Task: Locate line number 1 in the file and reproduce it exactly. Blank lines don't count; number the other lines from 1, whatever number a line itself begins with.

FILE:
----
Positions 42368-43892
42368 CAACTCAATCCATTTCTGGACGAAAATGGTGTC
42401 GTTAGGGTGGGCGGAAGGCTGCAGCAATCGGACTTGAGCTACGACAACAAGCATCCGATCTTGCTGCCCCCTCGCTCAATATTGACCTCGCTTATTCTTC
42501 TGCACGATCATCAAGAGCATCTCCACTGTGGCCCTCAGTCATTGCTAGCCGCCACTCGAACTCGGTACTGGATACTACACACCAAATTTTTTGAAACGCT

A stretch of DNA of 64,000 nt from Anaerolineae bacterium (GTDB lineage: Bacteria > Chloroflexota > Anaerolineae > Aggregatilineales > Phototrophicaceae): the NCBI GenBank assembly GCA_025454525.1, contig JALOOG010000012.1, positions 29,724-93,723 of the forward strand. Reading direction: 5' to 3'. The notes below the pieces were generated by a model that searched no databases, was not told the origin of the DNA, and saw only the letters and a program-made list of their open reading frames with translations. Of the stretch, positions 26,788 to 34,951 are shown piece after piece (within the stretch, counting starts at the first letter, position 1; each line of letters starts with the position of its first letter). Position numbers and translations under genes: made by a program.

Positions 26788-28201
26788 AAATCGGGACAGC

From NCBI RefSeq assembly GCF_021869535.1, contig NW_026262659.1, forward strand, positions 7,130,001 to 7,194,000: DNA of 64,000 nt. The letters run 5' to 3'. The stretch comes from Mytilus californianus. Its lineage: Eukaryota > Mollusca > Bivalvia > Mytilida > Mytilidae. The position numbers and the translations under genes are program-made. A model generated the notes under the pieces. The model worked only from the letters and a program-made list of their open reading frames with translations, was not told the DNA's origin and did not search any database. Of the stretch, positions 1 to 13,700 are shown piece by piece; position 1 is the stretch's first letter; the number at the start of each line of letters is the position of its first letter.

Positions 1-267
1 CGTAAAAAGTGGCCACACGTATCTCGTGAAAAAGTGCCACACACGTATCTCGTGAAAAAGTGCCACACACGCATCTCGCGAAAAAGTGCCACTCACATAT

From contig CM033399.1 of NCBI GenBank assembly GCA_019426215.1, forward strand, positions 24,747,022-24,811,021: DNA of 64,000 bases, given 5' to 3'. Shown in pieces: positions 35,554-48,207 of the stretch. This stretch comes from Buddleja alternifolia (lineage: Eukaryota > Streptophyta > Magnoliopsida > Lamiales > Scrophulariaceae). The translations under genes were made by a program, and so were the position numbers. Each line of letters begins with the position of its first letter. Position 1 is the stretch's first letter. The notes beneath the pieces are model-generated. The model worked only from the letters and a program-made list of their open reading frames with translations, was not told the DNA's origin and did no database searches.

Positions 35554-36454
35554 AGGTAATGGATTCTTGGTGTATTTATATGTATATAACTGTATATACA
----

Positions 42368-43892